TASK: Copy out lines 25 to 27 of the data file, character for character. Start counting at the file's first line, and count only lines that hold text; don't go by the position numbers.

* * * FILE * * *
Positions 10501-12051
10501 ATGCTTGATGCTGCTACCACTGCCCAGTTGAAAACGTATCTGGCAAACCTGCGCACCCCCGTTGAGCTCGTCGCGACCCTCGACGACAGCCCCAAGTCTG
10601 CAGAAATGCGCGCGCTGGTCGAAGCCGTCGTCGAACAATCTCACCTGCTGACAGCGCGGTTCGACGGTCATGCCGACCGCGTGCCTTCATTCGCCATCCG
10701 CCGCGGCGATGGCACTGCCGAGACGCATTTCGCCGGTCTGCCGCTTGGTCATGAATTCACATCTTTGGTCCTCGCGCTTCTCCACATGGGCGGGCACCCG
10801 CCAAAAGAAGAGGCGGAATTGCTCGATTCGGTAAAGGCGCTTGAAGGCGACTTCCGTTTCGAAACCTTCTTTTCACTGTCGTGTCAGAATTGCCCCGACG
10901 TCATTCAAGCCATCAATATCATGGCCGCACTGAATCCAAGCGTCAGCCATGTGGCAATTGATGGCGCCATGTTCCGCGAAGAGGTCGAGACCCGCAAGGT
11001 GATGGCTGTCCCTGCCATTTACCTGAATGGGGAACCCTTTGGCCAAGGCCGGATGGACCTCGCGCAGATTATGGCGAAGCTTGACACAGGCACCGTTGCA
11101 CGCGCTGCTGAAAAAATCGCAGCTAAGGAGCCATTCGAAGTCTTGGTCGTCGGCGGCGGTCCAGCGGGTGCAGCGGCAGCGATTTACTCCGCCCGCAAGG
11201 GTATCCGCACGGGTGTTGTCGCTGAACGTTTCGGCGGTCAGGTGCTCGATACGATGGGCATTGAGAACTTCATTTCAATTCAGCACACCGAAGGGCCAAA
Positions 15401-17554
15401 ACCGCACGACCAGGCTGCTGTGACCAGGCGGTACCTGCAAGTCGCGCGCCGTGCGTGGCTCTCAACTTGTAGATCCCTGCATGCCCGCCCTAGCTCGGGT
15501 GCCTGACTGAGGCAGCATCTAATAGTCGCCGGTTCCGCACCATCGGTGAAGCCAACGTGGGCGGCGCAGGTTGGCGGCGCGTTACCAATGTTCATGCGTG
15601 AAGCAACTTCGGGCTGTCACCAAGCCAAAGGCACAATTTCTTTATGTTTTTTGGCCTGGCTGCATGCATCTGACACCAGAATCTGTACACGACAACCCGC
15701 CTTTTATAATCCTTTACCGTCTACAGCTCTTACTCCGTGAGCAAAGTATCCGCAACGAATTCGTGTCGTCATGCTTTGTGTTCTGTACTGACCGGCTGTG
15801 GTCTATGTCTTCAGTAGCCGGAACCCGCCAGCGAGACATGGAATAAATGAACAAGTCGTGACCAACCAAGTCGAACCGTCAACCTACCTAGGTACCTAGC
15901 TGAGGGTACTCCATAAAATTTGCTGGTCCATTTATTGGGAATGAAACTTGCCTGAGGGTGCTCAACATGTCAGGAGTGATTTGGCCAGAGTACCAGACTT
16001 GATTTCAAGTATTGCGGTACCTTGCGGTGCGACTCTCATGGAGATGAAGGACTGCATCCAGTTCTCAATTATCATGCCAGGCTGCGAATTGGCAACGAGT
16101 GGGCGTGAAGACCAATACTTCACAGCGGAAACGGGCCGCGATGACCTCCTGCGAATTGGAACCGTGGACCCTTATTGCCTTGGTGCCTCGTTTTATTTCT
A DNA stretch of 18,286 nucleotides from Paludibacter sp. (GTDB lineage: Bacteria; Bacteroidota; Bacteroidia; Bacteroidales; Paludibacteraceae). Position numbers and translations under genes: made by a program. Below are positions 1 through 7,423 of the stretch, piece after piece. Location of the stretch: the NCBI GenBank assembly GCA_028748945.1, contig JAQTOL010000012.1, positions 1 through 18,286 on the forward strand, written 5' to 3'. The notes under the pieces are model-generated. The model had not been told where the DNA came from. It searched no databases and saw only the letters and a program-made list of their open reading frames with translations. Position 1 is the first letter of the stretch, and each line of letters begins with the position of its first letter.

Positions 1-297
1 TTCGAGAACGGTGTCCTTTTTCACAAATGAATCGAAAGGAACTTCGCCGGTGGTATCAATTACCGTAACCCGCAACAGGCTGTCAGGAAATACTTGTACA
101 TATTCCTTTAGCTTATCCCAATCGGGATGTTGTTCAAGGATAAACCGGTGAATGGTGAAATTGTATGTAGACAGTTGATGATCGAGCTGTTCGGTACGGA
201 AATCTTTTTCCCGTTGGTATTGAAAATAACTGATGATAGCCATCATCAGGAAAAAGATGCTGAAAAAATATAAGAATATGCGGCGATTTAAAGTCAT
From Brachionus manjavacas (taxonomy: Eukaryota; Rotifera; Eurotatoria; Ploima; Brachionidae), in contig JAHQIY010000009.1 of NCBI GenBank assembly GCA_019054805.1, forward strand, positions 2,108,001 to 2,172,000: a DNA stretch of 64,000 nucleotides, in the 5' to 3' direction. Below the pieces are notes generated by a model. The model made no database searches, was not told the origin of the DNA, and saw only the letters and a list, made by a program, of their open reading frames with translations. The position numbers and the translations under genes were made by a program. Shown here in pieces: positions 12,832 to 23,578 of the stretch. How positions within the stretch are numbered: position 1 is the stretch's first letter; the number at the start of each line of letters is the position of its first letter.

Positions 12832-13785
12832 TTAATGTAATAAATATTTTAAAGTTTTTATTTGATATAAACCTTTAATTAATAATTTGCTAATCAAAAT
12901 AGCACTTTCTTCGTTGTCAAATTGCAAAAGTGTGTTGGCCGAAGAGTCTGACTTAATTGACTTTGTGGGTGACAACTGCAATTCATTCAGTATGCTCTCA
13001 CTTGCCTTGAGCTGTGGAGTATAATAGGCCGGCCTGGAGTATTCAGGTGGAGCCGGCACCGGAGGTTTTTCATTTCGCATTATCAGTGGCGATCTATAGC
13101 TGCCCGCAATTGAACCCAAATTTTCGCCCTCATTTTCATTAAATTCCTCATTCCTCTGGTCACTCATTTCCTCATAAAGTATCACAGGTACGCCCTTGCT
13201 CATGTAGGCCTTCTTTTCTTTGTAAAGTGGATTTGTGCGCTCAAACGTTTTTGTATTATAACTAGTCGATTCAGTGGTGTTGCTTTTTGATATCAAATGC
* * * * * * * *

Positions 12832-13785
12832 TTAATGTAATAAATATTTTAAAGTTTTTATTTGATATAAACCTTTAATTAATAATTTGCTAATCAAAAT
12901 AGCACTTTCTTCGTTGTCAAATTGCAAAAGTGTGTTGGCCGAAGAGTCTGACTTAATTGACTTTGTGGGTGACAACTGCAATTCATTCAGTATGCTCTCA